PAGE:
Not the way we usually think about it. Like campaign money, lobby money, ad money, etc. The election is boiling down to a debate about money. How much money should the government spend, where should they spend it, and how the government taxes “our” money.
Of course neither party is talking much about money spent on war; and there are good (pragmatic) reasons for that.
War is currently the best of several bad options for the United States (speaking here of the nation-state and its “interests”). War simultaneously accomplishes “politics by other means” against other nation-states and non-state formations, and it is embedded in the economy in such a way that it serves as a surrogate export market as the US exsanguinates the last drops of its former non-war industries into distant maquilas. People can sell everything from fighter-bombers to frozen chicken to duct tape to angora goats to the Department of Defense, and they do.
Since war is a good option – from a strictly pragmatic perspective – then neither party will open real public criticism of war spending or the practice of war. These interests reach locally into individual communities in individual districts where this or that plant or this or that base circulates money through those local economies.
(Say what you want, ye moral paragons. Every time we drive or ride, we are doing so on a flow of oil which requires a half dozen naval battle groups to guarantee.)
These are relations of exchange and patronage; and while this is important, our topic today is money… itself. What is it? Neither party talks about that either; and with far better reasons than those they have for minimizing criticisms of war and war spending.
So what is money? What is this stuff we are all seeking, fighting about, hoarding, loving, and hating?
Not going down the road of past debates about gold standards or the way present-day banks and the government produce money. This is the minutiae of only the latter post-Enlightenment; and I just don’t agree with theories in which certain manipulations of money will teleport human society back into the Garden of Eden.
The reason I ask is that when people argue about whether to spend money on war or schools or surveillance technology or health insurance, and when people argue about “their” money, those wages and salaries and other personal remunerations called income, and they argue about taxes taking “my money,” none of these partisans ever takes the trouble to point out that the ability of money to do what it does is extremely contingent. It can gain and lose value, or be swallowed into black holes like the Wall Street bailout; and most of us – the overwhelming majority – have neither the knowledge of the system nor the authority – even when acting collectively – to protect, stabilize, or otherwise control the value of money when monetary crises emerge.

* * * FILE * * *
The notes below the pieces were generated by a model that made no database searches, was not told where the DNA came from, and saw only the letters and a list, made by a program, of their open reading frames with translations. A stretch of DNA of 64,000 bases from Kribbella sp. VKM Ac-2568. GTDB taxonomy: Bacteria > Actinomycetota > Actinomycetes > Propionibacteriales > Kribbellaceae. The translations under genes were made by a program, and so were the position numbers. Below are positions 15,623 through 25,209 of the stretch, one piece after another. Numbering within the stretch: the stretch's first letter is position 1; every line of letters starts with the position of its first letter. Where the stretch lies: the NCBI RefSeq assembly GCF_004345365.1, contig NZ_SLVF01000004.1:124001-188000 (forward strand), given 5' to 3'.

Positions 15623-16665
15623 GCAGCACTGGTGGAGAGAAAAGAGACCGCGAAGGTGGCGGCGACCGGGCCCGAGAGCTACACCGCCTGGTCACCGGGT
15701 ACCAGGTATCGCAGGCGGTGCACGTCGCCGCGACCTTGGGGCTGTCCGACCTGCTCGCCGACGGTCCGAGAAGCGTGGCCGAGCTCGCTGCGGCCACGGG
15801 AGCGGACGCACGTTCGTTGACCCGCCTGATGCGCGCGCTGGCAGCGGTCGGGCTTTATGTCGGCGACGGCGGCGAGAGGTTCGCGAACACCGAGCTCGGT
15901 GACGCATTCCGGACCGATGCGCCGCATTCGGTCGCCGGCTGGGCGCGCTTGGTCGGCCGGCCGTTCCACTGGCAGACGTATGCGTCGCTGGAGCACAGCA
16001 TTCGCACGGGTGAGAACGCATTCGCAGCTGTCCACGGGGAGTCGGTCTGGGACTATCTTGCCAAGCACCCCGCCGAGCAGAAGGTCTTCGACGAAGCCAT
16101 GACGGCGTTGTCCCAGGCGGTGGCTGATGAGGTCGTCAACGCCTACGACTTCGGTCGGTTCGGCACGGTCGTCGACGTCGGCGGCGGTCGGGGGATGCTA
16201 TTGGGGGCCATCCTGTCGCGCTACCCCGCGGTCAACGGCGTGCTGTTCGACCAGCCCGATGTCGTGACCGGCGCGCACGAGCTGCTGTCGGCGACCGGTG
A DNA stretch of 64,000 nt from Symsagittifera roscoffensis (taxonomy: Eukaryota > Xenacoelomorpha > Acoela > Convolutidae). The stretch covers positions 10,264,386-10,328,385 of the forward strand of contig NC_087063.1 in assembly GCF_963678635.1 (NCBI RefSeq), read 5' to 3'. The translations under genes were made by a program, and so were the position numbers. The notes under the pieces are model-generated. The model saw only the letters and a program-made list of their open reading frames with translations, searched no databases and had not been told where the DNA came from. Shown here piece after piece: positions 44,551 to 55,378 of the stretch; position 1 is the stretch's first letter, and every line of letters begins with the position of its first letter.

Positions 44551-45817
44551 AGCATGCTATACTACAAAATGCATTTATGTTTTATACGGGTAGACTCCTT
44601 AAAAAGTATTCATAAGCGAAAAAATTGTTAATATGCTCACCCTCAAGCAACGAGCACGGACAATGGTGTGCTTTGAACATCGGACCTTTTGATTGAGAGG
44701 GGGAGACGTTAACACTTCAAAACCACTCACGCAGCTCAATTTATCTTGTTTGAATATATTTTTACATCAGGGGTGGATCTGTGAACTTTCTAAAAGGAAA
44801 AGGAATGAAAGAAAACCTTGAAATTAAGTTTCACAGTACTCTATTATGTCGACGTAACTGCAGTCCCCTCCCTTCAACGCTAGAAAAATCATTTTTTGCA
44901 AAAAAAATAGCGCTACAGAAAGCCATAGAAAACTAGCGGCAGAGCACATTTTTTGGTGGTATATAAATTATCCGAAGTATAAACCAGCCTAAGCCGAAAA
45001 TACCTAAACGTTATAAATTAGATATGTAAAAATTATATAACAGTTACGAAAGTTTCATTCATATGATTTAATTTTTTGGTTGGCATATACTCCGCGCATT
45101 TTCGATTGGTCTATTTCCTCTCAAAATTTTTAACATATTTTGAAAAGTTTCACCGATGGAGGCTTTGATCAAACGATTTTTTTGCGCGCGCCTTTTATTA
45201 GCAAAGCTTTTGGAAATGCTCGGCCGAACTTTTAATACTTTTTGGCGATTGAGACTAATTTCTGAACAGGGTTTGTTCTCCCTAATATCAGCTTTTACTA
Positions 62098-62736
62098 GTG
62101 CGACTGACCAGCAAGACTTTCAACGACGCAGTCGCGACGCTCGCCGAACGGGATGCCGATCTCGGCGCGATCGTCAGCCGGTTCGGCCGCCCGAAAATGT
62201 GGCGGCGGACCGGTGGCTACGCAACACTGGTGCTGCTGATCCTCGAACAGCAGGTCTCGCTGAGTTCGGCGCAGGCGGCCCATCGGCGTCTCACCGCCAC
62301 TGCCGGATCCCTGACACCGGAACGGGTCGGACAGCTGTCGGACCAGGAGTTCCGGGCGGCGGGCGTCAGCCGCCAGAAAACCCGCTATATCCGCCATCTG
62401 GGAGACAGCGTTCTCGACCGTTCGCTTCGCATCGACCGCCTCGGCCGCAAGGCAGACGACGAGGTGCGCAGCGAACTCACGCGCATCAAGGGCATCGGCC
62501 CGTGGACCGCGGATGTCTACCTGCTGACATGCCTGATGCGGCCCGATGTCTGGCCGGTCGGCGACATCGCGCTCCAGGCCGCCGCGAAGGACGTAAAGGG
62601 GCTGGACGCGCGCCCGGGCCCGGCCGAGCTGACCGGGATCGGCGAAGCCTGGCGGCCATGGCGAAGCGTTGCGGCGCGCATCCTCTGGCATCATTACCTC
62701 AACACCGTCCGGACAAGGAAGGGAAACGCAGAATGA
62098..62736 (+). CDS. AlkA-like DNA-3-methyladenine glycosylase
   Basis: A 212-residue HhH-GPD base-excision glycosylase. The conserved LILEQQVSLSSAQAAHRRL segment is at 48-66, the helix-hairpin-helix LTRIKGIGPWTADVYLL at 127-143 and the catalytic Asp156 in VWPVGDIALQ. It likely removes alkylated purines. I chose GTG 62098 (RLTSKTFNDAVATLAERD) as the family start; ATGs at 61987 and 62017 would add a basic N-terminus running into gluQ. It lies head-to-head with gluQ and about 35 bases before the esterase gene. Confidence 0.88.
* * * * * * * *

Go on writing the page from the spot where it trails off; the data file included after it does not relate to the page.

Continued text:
And they do.
And one has.
And they will again.
And neither those who want more bombers nor those who want universal health care are talking about this. Because thinking about money more deeply than mine-and-yours confronts them… us… with a crisis of faith.
In a world where production is far-flung and diffuse, and where consumption remains inevitably local, most of us no longer understand the specifics of how all those things get done that more or less stabilize our society. We assume that certain critically placed people with grave but obscure responsibilities are doing their jobs. These people are called “Them”… or “They.”
They and what They do is unknowable; therefore our belief in Them is predicated not on evidence, but faith. That’s no indictment. I am a Christian, so faith for me is not somehow the opposite of reason. I do however, believe that faith can be misplaced.